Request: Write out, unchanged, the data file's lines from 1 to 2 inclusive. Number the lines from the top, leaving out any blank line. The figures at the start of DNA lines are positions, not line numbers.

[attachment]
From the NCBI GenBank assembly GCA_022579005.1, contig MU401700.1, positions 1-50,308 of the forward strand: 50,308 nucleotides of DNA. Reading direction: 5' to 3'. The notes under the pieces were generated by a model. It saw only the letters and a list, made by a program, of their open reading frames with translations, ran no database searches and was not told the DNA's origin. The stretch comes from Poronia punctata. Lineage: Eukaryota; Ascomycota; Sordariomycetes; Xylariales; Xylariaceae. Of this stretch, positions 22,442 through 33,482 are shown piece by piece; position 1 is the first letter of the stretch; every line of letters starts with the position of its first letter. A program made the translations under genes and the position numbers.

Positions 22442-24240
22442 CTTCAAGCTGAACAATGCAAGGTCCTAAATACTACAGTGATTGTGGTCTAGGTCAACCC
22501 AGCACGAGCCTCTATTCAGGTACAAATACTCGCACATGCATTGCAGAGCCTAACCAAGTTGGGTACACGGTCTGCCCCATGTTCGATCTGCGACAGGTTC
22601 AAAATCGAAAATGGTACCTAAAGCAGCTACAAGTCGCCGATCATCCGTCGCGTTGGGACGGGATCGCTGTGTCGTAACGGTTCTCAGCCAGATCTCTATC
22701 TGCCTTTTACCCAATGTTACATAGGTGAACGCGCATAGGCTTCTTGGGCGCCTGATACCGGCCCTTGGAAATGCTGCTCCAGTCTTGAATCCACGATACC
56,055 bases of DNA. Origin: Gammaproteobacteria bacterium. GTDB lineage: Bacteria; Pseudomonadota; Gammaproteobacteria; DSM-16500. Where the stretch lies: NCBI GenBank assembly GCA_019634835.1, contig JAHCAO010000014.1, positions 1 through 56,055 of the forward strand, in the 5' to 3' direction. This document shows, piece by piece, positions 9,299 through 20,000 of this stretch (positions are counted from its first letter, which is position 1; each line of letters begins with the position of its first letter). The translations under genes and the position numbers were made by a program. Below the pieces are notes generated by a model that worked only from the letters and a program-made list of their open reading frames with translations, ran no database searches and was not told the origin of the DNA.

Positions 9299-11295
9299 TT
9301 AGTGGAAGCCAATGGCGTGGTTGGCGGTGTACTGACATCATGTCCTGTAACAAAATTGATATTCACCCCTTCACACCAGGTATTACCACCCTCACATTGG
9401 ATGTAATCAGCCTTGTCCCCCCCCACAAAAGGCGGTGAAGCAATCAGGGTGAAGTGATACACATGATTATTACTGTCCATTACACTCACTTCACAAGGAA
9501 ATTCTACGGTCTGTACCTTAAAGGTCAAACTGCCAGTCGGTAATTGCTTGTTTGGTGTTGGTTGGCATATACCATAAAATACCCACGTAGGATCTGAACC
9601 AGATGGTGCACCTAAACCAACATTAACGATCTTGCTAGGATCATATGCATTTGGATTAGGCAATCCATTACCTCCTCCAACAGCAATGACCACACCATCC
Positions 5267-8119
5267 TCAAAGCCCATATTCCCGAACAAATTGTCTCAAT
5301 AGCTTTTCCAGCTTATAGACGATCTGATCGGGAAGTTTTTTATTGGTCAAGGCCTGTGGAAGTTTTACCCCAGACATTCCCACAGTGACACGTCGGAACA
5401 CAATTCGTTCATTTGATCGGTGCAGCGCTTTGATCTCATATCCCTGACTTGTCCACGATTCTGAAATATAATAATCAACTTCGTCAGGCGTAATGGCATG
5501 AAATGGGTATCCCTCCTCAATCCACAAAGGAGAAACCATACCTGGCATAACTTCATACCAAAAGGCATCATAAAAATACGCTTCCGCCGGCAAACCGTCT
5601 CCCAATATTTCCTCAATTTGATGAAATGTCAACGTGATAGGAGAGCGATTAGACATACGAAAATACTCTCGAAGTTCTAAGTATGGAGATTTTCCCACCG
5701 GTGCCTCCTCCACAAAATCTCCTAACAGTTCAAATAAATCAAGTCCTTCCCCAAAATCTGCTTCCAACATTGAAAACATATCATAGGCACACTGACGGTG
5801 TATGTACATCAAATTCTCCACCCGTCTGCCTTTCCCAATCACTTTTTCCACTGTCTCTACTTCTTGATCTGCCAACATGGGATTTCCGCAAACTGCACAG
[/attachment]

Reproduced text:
From the NCBI GenBank assembly GCA_022579005.1, contig MU401700.1, positions 1-50,308 of the forward strand: 50,308 nucleotides of DNA. Reading direction: 5' to 3'. The notes under the pieces were generated by a model. It saw only the letters and a list, made by a program, of their open reading frames with translations, ran no database searches and was not told the DNA's origin. The stretch comes from Poronia punctata. Lineage: Eukaryota; Ascomycota; Sordariomycetes; Xylariales; Xylariaceae. Of this stretch, positions 22,442 through 33,482 are shown piece by piece; position 1 is the first letter of the stretch; every line of letters starts with the position of its first letter. A program made the translations under genes and the position numbers.

Positions 22442-24240